New year's is the best possible day to make a gigantic pot of chili, eat a lot of it, and freeze the rest of it for future chili consumption. Not that we ever make a tiny amount of chili with no intention of preservation: it's always best in a giant pot that bubbles for hours, with chili fumes making you hungrier and hungrier until you can't stand it anymore. Then you can eat as many bowls as you want before packing the remnant up and gloating over how much is still left.
The freezer is by far my favorite preserving device. I wonder how well it would work to can something like this, though? The tomato is clearly acidic enough to be canned on its own. Research necessary.
It's January chili
green/other bell pepper
cayenne, cumin, paprika
You can use as much of each ingredient as you want in this situation. For our huge pot of chili: 1 huge onion, five or six cloves of garlic, 1 huge carrot, no celery actually, two jalapenos, 1 green pepper, probably about four cups of collective beans, a 24-oz can of tomato puree, maybe 2/3 cup of tvp, an entire small bag of frozen corn, lots of cumin, paprika, and black pepper, and a little cayenne and salt. The broth quotient is negotiable based on how liquid you like your chili.
OK LET'S GO
Get out your biggest, deepest pot, heat some olive oil in it, and throw in chopped onion, garlic, carrot, celery, and hot pepper to soften. Spice with cumin and paprika, plus a little cayenne if you want it, to start.
Save the peels and root/stem ends from the onion, garlic, carrot, and celery. Put them in a separate pot with some water and whatever odds and ends of vegetables you have collected in your stockpile/at the bottom of the crisper. Good things to add: mushrooms, potato, spinach or parsley stems, winter greens. Stay away from cabbage, broccoli, and any strong flavored vegetables. Make sure the vegetables are covered with water, cover the pan, and simmer to make veg broth. Easy! You're also making food out of trash, which is highly satisfying.
As the onion mix softens, chop and add any other vegetables you want in your chili. I think green pepper is absolutely necessary; other peppers are also good. If you have fresh tomatoes, chop and add them at this point too. Corn can go in now or it can wait until nearly the end of cooking.
Once all the vegetables that need to soften are softened, add any canned tomatoes and the beans. We used a combination of precooked dried beans and canned beans. For canned beans, I waver between rinsing all the can broth out or just adding it. I'll add black bean broth, for instance, but rinse garbanzos since their "broth" is more like "slightly slimy water". For the beans I've cooked myself, all the broth goes in, especially because I usually freeze the beans in their broth and then whack the entire frozen block into the chili.
Also add the tvp, if you want and have it. Chili is clearly fine with just beans/tomato/pepper, but if you want chewy bits and extra protein content, tvp is an excellent way to go. We use dry tvp as opposed to the freezer crumbles.
At this point we need to add some water or broth to keep things liquid and prevent burning. Open your broth pot, lower a measuring cup in with its mouth against the side of the pan, scoop up a bunch of hot broth, and add it to the chili. Do this several times to get a lot of the liquid out. Since tvp soaks up an incredible amount of liquid, make sure the pot is appropriately overwet and soakable; you can add water too if you run out of broth.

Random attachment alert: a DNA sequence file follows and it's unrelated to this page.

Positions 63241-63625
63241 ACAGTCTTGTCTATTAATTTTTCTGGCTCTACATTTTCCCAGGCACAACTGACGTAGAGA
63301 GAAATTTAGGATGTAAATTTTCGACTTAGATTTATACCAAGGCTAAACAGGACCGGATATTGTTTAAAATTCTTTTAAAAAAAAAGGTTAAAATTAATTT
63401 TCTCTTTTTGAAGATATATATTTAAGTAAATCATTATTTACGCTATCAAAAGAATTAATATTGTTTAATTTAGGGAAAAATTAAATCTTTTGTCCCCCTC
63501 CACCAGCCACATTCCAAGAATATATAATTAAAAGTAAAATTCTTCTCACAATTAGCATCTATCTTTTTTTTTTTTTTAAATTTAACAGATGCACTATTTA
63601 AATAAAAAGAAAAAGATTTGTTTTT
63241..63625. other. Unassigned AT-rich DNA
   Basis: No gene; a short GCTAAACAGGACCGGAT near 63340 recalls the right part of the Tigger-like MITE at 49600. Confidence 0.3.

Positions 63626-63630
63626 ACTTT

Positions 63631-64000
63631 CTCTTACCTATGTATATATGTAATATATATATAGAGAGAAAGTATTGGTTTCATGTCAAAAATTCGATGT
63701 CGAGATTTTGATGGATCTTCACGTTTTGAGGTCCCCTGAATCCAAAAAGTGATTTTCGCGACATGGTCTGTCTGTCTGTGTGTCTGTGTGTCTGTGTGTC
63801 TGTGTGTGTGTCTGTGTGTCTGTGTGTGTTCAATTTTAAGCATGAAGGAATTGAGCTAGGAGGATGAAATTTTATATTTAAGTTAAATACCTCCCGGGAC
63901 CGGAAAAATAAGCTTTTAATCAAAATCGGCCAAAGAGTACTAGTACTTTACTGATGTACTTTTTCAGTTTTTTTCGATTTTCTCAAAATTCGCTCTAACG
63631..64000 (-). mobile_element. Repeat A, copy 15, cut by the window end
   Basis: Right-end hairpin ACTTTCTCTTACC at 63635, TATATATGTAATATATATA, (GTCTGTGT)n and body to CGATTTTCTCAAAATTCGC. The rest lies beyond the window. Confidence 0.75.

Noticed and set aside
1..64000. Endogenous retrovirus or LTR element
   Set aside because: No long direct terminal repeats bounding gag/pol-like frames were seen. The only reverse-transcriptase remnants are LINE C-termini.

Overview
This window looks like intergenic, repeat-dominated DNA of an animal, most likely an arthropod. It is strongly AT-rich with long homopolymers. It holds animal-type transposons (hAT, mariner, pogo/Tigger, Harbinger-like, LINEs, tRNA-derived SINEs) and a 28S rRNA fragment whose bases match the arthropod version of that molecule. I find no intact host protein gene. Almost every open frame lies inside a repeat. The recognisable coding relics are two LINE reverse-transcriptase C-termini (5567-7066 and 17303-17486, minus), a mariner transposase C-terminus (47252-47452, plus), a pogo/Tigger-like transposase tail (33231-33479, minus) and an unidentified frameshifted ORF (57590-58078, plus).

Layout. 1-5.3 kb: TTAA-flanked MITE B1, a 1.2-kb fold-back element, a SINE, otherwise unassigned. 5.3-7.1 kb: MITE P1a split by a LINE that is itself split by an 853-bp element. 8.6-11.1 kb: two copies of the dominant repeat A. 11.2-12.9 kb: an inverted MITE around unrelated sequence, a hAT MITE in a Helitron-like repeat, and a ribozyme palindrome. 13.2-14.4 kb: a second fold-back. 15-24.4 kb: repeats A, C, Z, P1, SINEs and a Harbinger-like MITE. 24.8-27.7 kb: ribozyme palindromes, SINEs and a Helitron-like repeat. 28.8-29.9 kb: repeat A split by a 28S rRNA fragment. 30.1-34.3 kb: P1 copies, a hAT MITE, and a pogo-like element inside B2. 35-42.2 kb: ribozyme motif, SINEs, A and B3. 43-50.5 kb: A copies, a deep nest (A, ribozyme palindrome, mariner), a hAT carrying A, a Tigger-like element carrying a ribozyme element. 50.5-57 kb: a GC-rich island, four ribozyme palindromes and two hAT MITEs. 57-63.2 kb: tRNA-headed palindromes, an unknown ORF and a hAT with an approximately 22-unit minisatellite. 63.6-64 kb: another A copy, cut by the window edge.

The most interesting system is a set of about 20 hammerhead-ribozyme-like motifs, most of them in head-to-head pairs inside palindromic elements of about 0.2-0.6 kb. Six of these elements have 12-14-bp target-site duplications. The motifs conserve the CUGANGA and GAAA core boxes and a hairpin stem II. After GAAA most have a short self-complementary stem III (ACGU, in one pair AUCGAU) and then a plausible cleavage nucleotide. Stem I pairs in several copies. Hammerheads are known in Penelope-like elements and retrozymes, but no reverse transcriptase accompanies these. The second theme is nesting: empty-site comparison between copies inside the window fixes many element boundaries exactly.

Add some more water to the broth pot and keep it simmering for any later liquid additions, and/or to have leftover broth to freeze along with the leftover chili.
Bring the chili to a boil, do a second round of spicing, and leave the entire business (covered, on low) to simmer while you go do something else. Leave it for at least an hour, checking occasionally to stir the solids off the bottom and make sure that everything smells appropriately delicious.
When you can't stand it anymore, it's time to make a couple decisions. John likes chili very smooth, so we tend to puree ours. This is actually why we add corn at the end: so we can have the corn bits floating around in the otherwise smooth chili. I like chunky stewy chili better, so I serve myself a bowl before we attack the pot with the stick blender. Normally I'd just leave it as is and eat it, though.
Eat as much chili as possible.
- chips to dip in it (a point in favor of puree here)
- sauteed dark greens
- sour cream/plain yogurt
- cheese if you feel the need
Freeze the rest of the chili. We pour it into tupperware, let it cool down for a while, then stick it in the freezer. The end. For this batch, we both ate at least two bowls of chili, which left a little more than half the pot to pack up. Now every time you want chili, you can pop a brick of it out of your freezer.
Reheating: ok, we don't have a microwave, so we always reheat in pots on the stove. Put an inch or two of water in the bottom of a pot, add the brick of chili, and turn on the heat. Steam/boiling water will soon envelop the chili, melting it down. It's really important to use water; otherwise, since a lot of water evaporated in the initial cooking, there might not be enough moisture, and the chili might burn. Also there's the part where steam is hotter than water, so steam will help the brick defrost faster. Physics!